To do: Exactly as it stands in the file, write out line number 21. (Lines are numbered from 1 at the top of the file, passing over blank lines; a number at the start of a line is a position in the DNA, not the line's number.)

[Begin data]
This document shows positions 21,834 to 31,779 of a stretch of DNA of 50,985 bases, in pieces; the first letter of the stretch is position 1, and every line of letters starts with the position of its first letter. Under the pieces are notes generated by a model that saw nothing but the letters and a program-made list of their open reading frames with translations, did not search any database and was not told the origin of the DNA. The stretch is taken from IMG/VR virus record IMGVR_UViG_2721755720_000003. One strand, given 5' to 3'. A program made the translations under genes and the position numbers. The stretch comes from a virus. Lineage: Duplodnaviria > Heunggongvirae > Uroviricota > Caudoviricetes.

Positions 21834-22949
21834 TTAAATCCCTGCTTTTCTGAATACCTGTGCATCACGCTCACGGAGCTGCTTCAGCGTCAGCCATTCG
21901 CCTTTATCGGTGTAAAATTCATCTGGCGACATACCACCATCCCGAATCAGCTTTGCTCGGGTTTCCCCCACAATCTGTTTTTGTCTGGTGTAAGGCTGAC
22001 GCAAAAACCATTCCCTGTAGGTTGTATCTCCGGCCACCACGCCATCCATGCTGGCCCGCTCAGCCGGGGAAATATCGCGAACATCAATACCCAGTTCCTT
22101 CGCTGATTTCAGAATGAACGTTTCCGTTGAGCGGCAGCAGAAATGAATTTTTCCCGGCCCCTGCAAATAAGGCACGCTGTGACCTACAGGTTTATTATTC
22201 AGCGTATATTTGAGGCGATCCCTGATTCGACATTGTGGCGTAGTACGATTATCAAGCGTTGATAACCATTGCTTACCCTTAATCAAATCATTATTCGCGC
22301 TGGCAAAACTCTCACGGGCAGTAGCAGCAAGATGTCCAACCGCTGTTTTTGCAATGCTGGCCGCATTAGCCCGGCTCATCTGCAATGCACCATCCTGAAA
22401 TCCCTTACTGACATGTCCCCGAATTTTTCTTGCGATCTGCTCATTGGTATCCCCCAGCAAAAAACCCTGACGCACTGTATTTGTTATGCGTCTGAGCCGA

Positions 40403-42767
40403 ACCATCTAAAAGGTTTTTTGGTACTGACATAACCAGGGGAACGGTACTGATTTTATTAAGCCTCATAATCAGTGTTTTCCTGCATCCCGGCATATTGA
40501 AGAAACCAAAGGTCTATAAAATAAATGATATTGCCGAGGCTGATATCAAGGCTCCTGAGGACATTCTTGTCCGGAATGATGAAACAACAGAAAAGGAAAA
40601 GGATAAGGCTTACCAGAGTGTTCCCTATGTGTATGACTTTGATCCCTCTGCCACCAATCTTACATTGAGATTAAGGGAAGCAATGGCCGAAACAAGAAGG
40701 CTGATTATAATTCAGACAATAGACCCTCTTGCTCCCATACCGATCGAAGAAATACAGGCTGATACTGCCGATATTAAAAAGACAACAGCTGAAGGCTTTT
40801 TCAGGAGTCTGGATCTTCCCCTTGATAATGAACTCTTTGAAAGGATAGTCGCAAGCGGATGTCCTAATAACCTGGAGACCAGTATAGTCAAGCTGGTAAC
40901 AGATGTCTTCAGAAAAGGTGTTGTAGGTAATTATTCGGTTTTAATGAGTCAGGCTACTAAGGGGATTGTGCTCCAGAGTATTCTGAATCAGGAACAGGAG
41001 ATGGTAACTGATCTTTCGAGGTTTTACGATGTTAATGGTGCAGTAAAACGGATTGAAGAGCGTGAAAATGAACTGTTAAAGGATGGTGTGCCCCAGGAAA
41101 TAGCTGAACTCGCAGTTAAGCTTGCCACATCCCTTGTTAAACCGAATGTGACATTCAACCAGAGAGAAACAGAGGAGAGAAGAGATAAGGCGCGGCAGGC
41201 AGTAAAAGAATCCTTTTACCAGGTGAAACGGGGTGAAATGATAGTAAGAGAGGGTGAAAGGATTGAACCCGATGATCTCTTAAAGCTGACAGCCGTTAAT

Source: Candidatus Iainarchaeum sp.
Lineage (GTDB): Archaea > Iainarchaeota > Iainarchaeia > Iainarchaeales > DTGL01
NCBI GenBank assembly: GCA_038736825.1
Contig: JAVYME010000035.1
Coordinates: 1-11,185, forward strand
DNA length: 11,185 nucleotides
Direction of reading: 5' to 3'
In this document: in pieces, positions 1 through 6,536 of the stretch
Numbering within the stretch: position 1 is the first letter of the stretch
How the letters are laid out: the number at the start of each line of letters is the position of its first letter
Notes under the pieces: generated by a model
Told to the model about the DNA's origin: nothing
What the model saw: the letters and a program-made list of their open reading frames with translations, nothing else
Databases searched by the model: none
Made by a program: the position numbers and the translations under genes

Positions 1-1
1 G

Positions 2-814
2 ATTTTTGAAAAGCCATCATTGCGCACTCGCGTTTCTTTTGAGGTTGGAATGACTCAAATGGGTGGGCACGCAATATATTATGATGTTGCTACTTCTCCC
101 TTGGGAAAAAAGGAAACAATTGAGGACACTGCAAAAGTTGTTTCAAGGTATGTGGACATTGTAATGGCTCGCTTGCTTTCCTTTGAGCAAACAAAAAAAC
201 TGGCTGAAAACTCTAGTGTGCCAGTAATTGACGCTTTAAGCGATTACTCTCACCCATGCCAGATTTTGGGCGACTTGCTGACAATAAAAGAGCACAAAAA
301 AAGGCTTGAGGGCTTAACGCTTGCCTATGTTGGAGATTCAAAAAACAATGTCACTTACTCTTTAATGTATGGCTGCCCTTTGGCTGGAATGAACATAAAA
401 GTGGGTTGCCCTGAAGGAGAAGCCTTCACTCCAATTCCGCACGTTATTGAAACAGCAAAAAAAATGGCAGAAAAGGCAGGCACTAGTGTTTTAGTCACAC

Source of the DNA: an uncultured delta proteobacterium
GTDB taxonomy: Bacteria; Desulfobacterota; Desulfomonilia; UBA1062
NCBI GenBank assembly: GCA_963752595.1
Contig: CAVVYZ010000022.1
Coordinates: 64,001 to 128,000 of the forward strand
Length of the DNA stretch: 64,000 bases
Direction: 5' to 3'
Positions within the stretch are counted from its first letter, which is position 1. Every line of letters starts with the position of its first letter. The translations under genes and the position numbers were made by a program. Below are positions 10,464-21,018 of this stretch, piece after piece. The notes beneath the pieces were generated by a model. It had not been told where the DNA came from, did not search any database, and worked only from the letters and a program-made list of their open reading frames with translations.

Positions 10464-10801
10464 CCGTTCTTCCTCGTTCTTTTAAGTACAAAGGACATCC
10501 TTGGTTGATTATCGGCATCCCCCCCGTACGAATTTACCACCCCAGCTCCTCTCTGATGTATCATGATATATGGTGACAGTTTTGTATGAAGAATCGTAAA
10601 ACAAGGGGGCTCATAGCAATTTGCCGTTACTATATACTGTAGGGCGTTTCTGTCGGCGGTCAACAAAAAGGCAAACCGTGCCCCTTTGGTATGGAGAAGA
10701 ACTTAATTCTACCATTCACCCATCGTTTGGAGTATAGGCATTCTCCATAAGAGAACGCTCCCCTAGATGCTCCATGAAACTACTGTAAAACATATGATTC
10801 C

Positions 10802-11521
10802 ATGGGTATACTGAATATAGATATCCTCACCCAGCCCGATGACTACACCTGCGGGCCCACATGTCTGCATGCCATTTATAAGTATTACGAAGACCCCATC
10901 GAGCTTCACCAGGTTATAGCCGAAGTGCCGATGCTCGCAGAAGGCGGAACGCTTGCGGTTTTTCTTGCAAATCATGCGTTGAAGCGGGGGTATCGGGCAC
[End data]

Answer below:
Lineage (GTDB): Archaea > Iainarchaeota > Iainarchaeia > Iainarchaeales > DTGL01